The passion and death of Jesus Christ was again commemorated at St. Mary's of the Isle Church in Long Beach Friday -- the parish's first Good Friday observance since superstorm Sandy.
"The Holy Week after Sandy, it was impossible to consider doing this," said the Rev. Brian Barr, who become pastor of the Roman Catholic Church two weeks before the storm hit on Oct. 29, 2012.
"It wasn't even really a question" of having the stations of the cross, Barr, 49, said. "We kind of realized that even last year you had people that weren't fully back yet."More coverageReligion on Long Island: Stories, photos, videos
David Echeverria, 40, a St. Mary's parishioner since 1996, said church members were grateful to Barr for allowing them to perform the drama.
Barr "didn't know what we did here, but he gave us the opportunity to do it again," Echeverria said.
Echeverria portrayed Jesus during the drama that began on stage at the Rev. Thomas E. Donohoe Parish Hall, which had served as a hub for food, water and blankets after the storm.
The storm filled the church with a foot and a half of water, knocking it out of service for 10 months, Barr said.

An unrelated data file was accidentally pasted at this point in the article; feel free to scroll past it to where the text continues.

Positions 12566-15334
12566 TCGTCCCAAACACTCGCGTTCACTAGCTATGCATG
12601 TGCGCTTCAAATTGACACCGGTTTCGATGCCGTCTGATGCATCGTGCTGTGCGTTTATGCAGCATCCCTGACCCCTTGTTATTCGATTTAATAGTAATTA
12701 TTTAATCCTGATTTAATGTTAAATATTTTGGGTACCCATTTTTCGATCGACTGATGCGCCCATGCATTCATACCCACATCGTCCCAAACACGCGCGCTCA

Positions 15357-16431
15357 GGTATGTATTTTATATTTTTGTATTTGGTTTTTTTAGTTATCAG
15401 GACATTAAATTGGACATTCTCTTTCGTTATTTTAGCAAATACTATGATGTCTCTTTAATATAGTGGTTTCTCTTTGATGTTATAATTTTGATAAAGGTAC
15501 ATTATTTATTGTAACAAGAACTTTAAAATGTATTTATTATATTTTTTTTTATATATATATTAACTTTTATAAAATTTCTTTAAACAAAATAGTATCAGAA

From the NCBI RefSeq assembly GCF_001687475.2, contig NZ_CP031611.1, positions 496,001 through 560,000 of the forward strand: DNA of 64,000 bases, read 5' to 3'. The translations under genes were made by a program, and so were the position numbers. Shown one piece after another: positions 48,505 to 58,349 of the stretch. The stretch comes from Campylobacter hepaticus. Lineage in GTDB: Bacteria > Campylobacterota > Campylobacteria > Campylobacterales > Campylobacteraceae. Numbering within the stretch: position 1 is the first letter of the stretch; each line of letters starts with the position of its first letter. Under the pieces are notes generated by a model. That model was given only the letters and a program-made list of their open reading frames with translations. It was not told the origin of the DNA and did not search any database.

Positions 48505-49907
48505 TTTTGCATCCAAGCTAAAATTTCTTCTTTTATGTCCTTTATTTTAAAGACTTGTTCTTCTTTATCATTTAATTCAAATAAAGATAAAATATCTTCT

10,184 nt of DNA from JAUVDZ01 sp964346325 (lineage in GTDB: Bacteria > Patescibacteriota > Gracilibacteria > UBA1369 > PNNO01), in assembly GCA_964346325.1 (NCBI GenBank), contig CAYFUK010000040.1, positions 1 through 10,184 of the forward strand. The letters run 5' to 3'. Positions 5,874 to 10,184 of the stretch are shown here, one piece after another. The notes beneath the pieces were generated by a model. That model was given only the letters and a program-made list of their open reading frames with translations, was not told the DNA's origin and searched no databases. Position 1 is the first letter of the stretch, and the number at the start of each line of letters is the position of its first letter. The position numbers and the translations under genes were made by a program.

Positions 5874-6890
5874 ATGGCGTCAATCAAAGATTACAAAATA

Parishioner Mary Lou Monahan, 72, who saw extensive damage to her Long Beach home and cars during the storm, called yesterday's celebration a "resurrection of Long Beach."
"We're so happy to have it back," said Monahan, who has been a St. Mary's parishioner for 33 years. "The community does a beautiful job of getting everything together. It makes it very vivid and very real, very emotional."
During the stations of the cross, the actors moved outside into the rainy streets that had been closed to traffic by the Long Beach Police Department, and were followed by more than 150 members of the parish. The station in which Jesus carried the cross went around the block, only a few hundred feet from the ocean that flooded the area in October 2012.
"It's another sign of Long Beach's recovery," said Frank McQuade, 61, who portrayed high priest Caiaphas. "To think that the same streets that were flooded and destroyed, now we're marching on them again. It adds a lot to the meaning of Easter, especially this year with the recovery from Sandy."
Bishop Robert Brennan, 52, of the Diocese of Rockville Centre, who preceded Barr as pastor of St. Mary's, said this was a special time for the parish.
"When I was pastor this was always something very, very special to us, and the great active faith of the people and the fact they would be out on the streets is a sign of them living their faith," Brennan said. "It's very sad that after Sandy, they couldn't do it for the last couple of years and so for me it's a real thrill to see them back doing it again."
"We're coming back as a parish," said David Flores, 49, who directed the drama. He said the Good Friday celebration was "not only for the church, it's something to give to the community."